In example (4), the post is describing what is actually happening: in search of better economic conditions, illegal immigrants to Europe get drowned in the Mediterranean. The aim is two-fold: to describe and to make a judgment. If these people die at sea, it’s because of the government’s economic policies. In (5), the husband’s response to his wife’s reproachful comment is witty by its use of a roundabout way to reveal a hidden fact to his wife, to avoid the embarrassment of looking bad and to save his face, that the hero is doing a paid-for job.
Caption (1): The words the hero uses to talk to his wife are so romantic. Caption (2): You have to know first how much money they have given him to do that.
Parody is a humorous or satirical imitation of an original text, a genre or a discourse. The aim of parody is to create a critical mocking distance vis-à-vis the hypotext by modifying its style or subject. The target of the mockery can be the text itself, its author or other.
The three examples are parodies of three types of discourses and their conventions. In (6) the post is parodying the call for economic boycott of some countries or multinationals. What is held up to ridicule is the discourse itself. The comic surprise reduces the negativity of the criticism for those who frequently use this type of discourse. In contrast, the parody in (8) is more satirical and the mockery is directed at the quasi-religious discourse of calling other Facebook users to share and post some religious messages (koranic verses/ information about scientific miracles and the like) and at those who get involved in spreading this type of messages. What seems to be reprehensible is the alleged implication of Satan. In (7), what is parodied is the type of questions used in TV contests to encourage viewers to send more messages and spend more money. The aim is to trivialize these types of questions and put into question the utility of these contests for TV viewers.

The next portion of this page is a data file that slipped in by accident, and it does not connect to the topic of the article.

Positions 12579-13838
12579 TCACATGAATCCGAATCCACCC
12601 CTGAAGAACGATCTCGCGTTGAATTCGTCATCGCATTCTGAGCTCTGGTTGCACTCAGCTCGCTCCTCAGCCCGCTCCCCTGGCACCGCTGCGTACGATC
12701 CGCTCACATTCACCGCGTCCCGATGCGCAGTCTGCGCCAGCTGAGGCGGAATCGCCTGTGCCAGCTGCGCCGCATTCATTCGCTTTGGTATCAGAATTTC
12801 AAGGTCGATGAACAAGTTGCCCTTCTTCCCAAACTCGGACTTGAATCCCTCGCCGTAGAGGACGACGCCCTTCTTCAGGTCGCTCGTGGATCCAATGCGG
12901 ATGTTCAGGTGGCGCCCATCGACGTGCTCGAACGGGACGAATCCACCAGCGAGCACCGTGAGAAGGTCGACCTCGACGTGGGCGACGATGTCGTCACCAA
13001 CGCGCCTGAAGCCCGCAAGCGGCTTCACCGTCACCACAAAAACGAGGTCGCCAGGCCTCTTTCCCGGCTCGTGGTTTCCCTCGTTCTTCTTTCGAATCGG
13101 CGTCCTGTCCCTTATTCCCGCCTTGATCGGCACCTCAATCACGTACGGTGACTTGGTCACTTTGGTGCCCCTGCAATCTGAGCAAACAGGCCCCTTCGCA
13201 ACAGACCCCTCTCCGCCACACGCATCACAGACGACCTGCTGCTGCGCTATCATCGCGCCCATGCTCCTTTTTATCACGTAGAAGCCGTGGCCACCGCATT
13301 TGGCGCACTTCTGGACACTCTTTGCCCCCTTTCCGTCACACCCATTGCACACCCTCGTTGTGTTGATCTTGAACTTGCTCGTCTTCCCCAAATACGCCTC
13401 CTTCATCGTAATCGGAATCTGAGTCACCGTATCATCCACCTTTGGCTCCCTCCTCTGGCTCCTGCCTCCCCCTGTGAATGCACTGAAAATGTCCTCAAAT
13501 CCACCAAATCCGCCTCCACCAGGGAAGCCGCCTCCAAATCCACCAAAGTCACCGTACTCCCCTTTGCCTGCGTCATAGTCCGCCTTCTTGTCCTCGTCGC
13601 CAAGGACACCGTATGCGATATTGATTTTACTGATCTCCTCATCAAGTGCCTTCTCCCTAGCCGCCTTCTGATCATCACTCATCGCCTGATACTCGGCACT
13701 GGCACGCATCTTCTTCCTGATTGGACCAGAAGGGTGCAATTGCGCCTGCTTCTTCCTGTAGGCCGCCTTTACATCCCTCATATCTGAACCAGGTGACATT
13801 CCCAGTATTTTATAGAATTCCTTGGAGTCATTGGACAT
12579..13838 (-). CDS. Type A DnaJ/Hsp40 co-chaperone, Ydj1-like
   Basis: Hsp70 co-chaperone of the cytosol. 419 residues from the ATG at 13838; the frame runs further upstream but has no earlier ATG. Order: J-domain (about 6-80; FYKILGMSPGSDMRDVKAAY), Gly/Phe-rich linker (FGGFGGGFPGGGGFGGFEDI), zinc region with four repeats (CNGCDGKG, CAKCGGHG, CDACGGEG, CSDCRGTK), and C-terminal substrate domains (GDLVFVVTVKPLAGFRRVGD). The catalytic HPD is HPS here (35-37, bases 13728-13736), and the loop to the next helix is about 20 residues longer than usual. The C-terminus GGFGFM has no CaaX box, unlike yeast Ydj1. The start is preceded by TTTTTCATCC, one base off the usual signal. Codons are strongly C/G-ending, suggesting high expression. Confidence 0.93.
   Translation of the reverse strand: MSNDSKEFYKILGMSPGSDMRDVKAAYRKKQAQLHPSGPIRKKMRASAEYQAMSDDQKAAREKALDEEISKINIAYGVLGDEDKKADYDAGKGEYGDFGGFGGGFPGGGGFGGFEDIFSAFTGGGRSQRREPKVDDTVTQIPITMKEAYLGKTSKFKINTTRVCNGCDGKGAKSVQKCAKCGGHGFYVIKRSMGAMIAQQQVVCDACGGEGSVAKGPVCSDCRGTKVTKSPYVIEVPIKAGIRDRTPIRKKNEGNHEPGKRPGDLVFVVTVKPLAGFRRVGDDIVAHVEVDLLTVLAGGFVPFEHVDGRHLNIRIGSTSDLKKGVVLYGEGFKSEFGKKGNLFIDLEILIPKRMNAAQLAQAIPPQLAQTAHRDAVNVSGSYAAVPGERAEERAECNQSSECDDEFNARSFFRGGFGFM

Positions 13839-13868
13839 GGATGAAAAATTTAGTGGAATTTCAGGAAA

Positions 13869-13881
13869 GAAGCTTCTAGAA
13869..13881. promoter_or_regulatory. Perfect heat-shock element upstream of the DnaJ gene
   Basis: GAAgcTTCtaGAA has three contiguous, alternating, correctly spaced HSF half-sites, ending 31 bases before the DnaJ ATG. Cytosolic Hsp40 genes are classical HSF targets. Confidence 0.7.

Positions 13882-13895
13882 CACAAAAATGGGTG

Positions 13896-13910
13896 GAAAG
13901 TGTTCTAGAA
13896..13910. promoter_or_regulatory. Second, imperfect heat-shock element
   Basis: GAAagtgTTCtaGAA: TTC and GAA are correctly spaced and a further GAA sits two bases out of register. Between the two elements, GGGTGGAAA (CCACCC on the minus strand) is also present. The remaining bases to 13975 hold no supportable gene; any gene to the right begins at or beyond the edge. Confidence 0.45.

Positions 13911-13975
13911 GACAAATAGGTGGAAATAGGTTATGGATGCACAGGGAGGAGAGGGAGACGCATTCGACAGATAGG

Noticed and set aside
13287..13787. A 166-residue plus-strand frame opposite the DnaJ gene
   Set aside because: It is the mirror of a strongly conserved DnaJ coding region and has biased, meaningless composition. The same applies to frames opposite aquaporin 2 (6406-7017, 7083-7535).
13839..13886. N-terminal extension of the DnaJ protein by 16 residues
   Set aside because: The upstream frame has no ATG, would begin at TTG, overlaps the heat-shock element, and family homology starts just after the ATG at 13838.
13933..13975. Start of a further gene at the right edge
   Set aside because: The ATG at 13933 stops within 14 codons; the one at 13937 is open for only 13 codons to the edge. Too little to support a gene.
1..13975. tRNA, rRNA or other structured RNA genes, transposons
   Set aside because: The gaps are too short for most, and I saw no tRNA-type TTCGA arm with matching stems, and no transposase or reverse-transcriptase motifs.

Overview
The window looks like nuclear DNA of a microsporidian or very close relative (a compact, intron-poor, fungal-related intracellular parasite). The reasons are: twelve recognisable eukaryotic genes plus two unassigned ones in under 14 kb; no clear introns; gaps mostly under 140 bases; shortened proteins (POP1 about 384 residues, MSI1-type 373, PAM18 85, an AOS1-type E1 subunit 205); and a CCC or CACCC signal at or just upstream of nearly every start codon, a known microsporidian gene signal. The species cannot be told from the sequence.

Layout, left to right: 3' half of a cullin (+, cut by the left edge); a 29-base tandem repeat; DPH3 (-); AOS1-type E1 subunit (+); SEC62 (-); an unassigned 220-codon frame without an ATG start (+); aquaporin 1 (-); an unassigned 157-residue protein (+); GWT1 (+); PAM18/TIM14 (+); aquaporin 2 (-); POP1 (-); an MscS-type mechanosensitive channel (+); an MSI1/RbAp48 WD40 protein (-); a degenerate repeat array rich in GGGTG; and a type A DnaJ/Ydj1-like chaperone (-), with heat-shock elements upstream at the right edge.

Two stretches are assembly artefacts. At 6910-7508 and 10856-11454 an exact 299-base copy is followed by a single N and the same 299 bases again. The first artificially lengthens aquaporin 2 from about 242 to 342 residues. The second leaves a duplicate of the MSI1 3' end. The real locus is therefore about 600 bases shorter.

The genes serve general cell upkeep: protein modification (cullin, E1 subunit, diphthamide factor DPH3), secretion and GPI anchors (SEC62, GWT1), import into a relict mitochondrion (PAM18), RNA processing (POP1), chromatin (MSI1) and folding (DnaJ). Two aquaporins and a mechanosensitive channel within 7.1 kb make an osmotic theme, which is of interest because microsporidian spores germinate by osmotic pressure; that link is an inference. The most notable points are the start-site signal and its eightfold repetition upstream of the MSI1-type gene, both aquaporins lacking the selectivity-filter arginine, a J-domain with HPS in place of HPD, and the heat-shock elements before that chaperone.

4- The Comic
According to Bergson, the comic, and the laughter it produces, appeals to intelligence and requires a detached attitude (Bergson, 4). Bergson argues that three devices are used to write comedy: repetition, inversion and reciprocal interference of series; however, we need to use other analytical devices to bring to light the comic structure and effect of the selected posts. As images require a different approach, we need to focus more on the use of exaggeration, deformation, inversion, pun, incongruity and other comic, farcical and carnivalesque means of laughter.
Caption (1): Doctor. Please save my son; he’s swallowed a dirham coin. Caption (2): Don’t worry, Madam. Some people have swallowed billions of dirhams and they’re safe and still alive.
In (9), the comic is interculturally charged. The comparison between the two educational and evaluation systems generates laughter as the reality represented by the image is exaggerated in the eyes of Moroccan students and has thus an effect of surprise. In (10).the islamization of society is pushed to the limits of the absurd. The Facebook user who posted this update is an islamophobe who exhibits a prejudice against the implementation of a certain form or interpretation of Islam in some Islamic countries by fundamentalists. In (11), the literal interpretation of the hadith (the saying of the prophet) is comic insofar as the three sports are taught at the same time. The farcical reference to hadith is arbitrary and is in fact imposed on the image to serve a comic but sarcastic purpose. The butts of this farcical laughter are, actually, those who stick to the literal meaning of the religious texts. In the last post, the answer of the doctor uses a different meaning of the verb “swallow”, different from the one used by the woman to mean that the coin has moved from mouth to stomach. Swallowing billions of dirhams turns out to be harmless as the thieves are still free. The doctor uses a pun to express a political attitude against corruption.
Everyday Life Philosophy